Dashes: What It Is and How To Use It

Do you know what dashes are? This article will provide you with all of the information you need on dashes, including the definition, usage, example sentences, and more!

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What is a dash?

According to Grammar Monster, dashes come in four kinds of dash: the em dash, minus sign, en dash, and hyphen which have a different width, but are all a horizontal line. Dashes can be used for many different things in English grammar. A sash can be used to show ranges in times and dates, to divide the equal parts of a two-part adjective, to combine words, to extend a sentence and show a pause like a colon, semicolon, or ellipsis (three dots), to mark a parenthesis/parentheses like an afterthought or clarification as a replacement for commas, parentheses and brackets, to to credit a direct quotation or dialogue. A two-em dash is used to indicate missing letters in a word. Dashes can be used to etch out parts of words that are inappropriate, and you can also use dashes to show ranges of numbers. A single dash and second dash are used for different functions, such as to underscore something, to show an interruption, to connect independent clauses, or connect a compound adjective or modifier.

On a numeric keyboard like a Mac or PC, or a typewriter, an em dash is made by using Ctl + Alt Key + minus (on the numeric pad). An en dash is formed by using Ctrl + minus (on the numeric pad). The hyphen key and minus signs are next to the 0 key. Just like other punctuation marks like question marks, quotation marks, exclamation point, closing parentheses, and more, the types of dash can be used in different ways.

What are examples of dashes?

A dash can be used in many different contexts in the English language. Trying to use a word or literary technique in a sentence is one of the best ways to memorize what it is, but you can also try making flashcards or quizzes that test your knowledge. Try using this term of the day in a sentence today! The following sentences are examples of dashes from Grammar Monster, Grammarly, 7 ESL  and EnglishClub that can help get you started incorporating this tool into your everyday use. Try to use the term dashs today or notice when someone else is using a dash.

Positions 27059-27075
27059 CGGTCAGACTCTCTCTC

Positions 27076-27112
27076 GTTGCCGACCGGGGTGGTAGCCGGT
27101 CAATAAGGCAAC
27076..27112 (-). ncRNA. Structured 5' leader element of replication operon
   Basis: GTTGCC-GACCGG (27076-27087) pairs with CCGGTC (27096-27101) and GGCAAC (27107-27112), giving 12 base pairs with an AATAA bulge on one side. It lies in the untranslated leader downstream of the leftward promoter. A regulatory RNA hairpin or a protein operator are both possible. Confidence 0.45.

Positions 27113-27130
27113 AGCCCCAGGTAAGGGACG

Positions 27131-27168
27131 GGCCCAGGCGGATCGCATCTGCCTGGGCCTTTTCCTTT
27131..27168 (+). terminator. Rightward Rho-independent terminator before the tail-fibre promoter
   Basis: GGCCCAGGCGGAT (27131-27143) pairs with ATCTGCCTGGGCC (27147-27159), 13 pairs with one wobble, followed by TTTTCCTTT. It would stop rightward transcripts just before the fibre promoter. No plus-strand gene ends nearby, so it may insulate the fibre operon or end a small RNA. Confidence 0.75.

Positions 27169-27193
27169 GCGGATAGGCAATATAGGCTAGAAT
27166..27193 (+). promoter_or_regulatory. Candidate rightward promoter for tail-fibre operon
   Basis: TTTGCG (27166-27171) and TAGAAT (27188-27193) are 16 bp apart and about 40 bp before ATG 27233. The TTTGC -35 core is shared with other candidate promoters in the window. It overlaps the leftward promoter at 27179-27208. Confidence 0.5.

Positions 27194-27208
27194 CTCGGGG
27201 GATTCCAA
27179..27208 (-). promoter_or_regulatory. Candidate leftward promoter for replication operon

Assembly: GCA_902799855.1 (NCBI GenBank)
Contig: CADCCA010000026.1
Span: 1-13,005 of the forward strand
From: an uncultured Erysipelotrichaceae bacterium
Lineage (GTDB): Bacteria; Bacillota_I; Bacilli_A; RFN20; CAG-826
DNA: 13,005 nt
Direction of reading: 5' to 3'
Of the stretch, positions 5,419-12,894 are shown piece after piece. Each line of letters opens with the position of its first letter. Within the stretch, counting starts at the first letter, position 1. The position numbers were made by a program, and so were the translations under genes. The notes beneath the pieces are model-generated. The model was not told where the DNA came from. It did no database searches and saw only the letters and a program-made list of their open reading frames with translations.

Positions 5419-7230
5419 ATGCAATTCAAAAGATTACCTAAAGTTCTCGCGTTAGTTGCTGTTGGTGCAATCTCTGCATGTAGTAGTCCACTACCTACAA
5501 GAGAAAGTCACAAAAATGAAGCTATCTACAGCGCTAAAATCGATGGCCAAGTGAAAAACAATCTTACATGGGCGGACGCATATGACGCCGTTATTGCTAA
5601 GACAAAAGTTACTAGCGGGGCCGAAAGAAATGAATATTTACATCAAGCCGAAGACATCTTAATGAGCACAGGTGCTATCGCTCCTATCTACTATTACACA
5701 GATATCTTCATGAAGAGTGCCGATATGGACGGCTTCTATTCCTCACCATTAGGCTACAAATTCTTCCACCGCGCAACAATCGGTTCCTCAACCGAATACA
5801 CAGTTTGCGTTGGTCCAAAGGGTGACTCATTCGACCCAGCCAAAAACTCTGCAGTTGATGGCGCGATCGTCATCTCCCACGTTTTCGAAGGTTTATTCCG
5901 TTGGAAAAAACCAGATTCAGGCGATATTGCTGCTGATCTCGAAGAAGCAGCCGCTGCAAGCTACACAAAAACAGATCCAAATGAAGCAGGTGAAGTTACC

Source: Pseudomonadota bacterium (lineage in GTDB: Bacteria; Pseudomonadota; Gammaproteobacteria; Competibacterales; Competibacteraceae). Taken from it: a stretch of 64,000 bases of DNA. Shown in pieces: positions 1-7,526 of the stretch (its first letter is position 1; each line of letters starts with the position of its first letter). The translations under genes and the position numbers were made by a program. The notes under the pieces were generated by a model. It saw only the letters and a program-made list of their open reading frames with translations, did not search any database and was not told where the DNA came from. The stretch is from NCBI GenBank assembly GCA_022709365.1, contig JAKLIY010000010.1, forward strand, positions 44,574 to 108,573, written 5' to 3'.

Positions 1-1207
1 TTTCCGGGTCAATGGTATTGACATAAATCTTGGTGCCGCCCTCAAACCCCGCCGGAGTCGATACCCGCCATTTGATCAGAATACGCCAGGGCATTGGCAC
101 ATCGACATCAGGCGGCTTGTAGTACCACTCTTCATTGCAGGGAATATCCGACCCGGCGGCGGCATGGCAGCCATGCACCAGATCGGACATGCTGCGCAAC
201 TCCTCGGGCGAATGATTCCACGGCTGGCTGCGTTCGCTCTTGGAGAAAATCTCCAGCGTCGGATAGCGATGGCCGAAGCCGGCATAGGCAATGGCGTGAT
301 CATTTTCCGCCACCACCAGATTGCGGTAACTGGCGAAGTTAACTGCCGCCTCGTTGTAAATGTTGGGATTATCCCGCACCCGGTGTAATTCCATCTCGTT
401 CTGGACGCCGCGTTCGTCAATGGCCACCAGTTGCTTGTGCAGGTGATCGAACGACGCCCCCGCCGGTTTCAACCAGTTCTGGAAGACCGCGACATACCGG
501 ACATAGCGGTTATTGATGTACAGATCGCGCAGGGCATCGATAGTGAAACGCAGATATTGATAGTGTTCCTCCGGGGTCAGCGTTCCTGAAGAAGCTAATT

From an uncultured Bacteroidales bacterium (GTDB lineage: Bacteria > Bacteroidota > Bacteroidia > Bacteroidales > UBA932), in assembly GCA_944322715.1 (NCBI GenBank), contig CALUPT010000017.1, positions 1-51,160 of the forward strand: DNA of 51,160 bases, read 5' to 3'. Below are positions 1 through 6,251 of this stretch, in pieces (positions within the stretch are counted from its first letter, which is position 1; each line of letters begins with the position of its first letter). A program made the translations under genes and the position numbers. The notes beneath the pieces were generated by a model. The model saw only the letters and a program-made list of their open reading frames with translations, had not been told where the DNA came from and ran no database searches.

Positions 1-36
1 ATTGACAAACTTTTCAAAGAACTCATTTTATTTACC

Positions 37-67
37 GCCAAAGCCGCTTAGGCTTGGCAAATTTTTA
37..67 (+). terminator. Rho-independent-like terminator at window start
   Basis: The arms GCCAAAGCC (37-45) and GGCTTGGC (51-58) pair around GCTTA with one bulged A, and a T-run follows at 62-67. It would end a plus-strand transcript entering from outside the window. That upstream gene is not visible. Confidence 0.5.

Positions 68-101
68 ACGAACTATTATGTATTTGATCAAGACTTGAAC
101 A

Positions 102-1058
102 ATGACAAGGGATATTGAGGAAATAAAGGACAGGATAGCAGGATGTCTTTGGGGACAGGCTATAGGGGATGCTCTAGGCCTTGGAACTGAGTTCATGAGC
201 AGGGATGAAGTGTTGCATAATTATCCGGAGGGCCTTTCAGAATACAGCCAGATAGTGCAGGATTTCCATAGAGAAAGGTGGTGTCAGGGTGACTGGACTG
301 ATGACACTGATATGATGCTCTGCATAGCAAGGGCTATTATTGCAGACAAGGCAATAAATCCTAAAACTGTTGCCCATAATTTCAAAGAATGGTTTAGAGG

•  After a split second of hesitation, the second baseman leaped for the ball—or, rather, limped for it
  •  The ceremony will be held from June 6–June 8 at the Hilton Hotel.
  •  Our meeting will be from November 16–21, 2019.
  •  It depends on one thing — trust. 
  •  World War II ran 1939–1945. 
  •  She demanded just one thing from her students — effort. 
  •  “There used to be a real me, but I had it surgically removed.” — Peter Sellers (1925–1980) 
  •  The score the game at the moment is 1–2.
  •  The scheduled window for the cable installation is 1:00–3:00pm.
  •  The London–Paris flight is cancelled. 
  •  USSR existed 1922–1991.
  •  The substitute is going to New York in July – her contract was extended through June.